Cattle and sheep health: Trends for 2021

As recent research suggests lameness-related issues and endemic infectious disease continue to be the key factors affecting production efficiency on cattle and sheep farms, livestock editor Sarah Kidby spoke to farm vets for their views on health trends from 2021, and advice for the coming year.

Cattle and sheep health: Trends for 2021Grassroots research by Ruminant Health & Welfare suggests that a step change in progress is needed to tackle key animal health issues. For sheep, foot rot and contagious ovine digital dermatitis (CODD) scored highly, while for cattle, digital dermatitis and Johne’s disease were highlighted as major threats. Infectious bovine rhinotracheitis and bovine viral diarrhoea also ranked highly, though extreme IBR outbreaks appear to be less common and the BVD threat has subsided. Viral pneumonia pinpointed a recurring threat on many holdings, and fertility, mastitis and youngstock disease continue to be headline issues.

Commenting on the impact of increasingly unpredictable weather, Phillip Jones from Willows Veterinary Group, part of VetPartners, noted that while 2021 was actually less problematic than the previous few years there was a longer grazing season due to mild weather. This will have been welcome in the short term but runs the risk of problems further down the line, he added.

“I would expect – certainly in the first part of winter – that there might be an increase in worm burden compared to previous years. We’ve certainly seen a high level of lungworm cases. It’ll be interesting to see how that translates to later on in the winter, certainly going into January/February time.” How this affects disease prevalence early in 2022 will depend on weather conditions and how soon cows can be turned out.

Mr Jones advises vigilance to ensure problems are detected earlier for better outcomes; generally at this time of year lots of faecal egg counts will be carried out for early identification and to inform responsible wormer use. To increase longevity of the herd and avoid some of the more serious disease issues, lots of clients will also have been vaccinating for respiratory disease at housing.

As lameness continues to be a key concern for cattle and sheep health and productivity, Will Gratwick (pictured right) from LLM Farm Vets emphasised the importance of regular mobility scoring to identify the level of lameness you have – as this is often underestimated. Then, engaging with vets and foot trimmers to come up with a plan to improve it. It’s important to note how much the cause varies from farm to farm, he added, so there is no ‘one size fits all’ solution. While some believe lameness issues are unavoidable, there are farms with very little lameness, Mr Gratwick noted. A key point is controlling digital dermatitis with an effective foot-bathing programme and routine preventative foot trimming, as well as identifying lame cows early.

Cattle and sheep health: Trends for 2021

Antibiotic use

Despite a challenging year, the latest RUMA report revealed that livestock sectors have continued to make good progress on antibiotic use targets. Clinical director of Westpoint Farm Vets in Chelmsford, Ami Sawran (left), said the industry’s “decisive and successful effort” to reduce antibiotics should be “applauded”.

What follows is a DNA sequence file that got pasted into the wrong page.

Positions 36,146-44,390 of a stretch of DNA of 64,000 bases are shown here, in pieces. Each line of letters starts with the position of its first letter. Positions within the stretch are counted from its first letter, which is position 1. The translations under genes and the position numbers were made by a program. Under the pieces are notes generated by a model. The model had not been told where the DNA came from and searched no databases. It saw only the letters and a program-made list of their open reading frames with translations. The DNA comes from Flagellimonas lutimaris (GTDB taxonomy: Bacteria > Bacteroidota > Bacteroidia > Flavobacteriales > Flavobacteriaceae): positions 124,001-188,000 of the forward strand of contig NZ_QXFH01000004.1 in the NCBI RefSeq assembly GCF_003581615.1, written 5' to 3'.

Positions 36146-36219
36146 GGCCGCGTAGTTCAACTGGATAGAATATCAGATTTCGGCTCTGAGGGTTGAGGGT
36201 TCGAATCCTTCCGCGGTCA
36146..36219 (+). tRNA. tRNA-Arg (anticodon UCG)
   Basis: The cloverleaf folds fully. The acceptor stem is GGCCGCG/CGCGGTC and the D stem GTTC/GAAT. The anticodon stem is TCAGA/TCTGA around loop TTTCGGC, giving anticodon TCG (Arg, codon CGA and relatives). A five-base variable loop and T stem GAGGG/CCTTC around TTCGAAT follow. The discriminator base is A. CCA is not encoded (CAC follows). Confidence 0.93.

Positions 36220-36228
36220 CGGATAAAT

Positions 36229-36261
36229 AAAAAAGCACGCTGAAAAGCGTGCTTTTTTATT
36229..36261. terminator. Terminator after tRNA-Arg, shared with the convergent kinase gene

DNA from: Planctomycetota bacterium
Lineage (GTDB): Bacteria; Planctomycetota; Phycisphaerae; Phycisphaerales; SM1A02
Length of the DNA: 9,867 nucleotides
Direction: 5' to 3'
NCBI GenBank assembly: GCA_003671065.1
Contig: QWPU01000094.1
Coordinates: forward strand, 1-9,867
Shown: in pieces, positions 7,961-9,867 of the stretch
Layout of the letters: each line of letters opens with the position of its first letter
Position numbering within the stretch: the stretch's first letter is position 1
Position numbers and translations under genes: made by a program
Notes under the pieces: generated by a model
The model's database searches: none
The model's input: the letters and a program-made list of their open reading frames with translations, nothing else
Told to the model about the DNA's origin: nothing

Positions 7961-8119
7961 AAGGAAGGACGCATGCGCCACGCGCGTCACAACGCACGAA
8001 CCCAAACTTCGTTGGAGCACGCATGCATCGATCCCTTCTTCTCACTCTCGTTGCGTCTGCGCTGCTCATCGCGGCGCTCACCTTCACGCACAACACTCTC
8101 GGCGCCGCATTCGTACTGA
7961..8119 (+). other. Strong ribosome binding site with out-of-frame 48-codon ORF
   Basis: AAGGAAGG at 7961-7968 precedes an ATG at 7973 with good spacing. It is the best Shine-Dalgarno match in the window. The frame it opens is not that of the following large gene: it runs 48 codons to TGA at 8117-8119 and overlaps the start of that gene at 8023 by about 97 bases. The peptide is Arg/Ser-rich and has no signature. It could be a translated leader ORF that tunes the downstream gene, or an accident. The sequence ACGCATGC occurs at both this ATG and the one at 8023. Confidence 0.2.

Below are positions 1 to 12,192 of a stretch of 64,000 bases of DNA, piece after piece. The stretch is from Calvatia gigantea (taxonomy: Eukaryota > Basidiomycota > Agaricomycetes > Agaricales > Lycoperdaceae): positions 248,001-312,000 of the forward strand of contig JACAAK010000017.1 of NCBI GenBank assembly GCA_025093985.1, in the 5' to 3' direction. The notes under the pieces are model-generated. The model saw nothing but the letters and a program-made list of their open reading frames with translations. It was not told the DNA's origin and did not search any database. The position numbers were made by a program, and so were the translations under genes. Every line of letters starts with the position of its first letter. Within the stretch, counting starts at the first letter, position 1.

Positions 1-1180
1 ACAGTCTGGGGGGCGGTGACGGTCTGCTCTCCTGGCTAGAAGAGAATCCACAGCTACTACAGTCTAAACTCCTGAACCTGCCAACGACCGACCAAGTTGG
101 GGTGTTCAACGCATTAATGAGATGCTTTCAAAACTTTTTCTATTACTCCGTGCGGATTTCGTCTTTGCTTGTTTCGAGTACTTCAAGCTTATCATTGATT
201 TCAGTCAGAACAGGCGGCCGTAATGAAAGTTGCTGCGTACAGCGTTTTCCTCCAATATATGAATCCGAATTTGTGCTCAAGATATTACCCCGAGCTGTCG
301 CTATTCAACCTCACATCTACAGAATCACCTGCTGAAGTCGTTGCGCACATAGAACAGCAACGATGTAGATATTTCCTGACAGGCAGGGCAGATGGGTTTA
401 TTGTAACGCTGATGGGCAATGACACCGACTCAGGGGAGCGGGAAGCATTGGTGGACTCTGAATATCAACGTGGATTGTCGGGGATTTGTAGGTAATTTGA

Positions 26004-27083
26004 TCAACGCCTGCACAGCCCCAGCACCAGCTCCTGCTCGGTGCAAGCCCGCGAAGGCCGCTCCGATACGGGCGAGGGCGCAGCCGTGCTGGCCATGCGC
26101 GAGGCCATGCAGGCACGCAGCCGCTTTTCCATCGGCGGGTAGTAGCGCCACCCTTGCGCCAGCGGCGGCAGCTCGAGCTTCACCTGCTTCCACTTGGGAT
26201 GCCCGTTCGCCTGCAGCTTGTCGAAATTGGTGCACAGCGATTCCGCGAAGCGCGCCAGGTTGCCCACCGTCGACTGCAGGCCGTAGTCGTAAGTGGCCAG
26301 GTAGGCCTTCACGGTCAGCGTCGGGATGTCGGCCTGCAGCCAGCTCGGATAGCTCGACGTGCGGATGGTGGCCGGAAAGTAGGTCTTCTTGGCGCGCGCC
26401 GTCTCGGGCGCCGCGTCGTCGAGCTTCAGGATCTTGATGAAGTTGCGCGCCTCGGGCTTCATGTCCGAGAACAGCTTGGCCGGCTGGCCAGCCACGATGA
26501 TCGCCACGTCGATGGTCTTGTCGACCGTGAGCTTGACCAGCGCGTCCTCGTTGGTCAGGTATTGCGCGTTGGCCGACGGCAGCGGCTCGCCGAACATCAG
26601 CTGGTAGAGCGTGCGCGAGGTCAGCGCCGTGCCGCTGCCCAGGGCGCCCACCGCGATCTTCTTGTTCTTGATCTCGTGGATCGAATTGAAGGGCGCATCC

She added: “It means that we are relying more on diagnostic tests, and preventative measures such as vaccination and effective biosecurity. As we endeavour to only use as little as possible, but as much as necessary, even more focus will be placed on proactive health planning alongside your vet.

“This is also pertinent in terms of parasite management, as we have seen rather more extended ‘risk periods’ due to the milder weather, meaning that there should be increased drive to monitor parasite burdens in all farmed species much earlier in spring, and further into winter than in previous years.”

Marked increase in vaccine uptake

MSD Animal Health has, meanwhile, reported a demonstrable increase in uptake of key vaccinations for preventable ruminant livestock diseases, and a move towards prevention rather than cure. “The use of sheep vaccines has increased during 2021, fuelled in part by better than average lamb prices we suspect, but also by a recognition that it pays to invest in immunity-led disease prevention rather than rely on antibiotics,” commented MSD veterinary adviser Dr Kat Baxter-Smith (pictured below).

“We have certainly seen strong growth from our clostridial disease and abortion vaccine portfolio, as well as increased adoption of vaccination as part of the Five-Point Plan to control sheep lameness.”

Dr Baxter-Smith believes increased adoption of vaccines represents a step change by sheep producers who are trying to make their enterprises more resilient and productive. There has also been strong demand from cattle farmers in the autumn for respiratory disease vaccines. Relying on antibiotics to manage pneumonia outbreaks is no longer practical or desirable. “We do sense that with the drive to become more sustainable, the industry disease management momentum is now more firmly behind prevention rather than cure. Certainly, the farm vets we talk to on a daily basis are reporting more productive discussions about the value of vaccines.” Dr Baxter-Smith said it is “heartening” to see vaccine rates rising for a number of key diseases that “impact so negatively on farm profitability and sustainability”. FG

Cattle and sheep health: Trends for 2021


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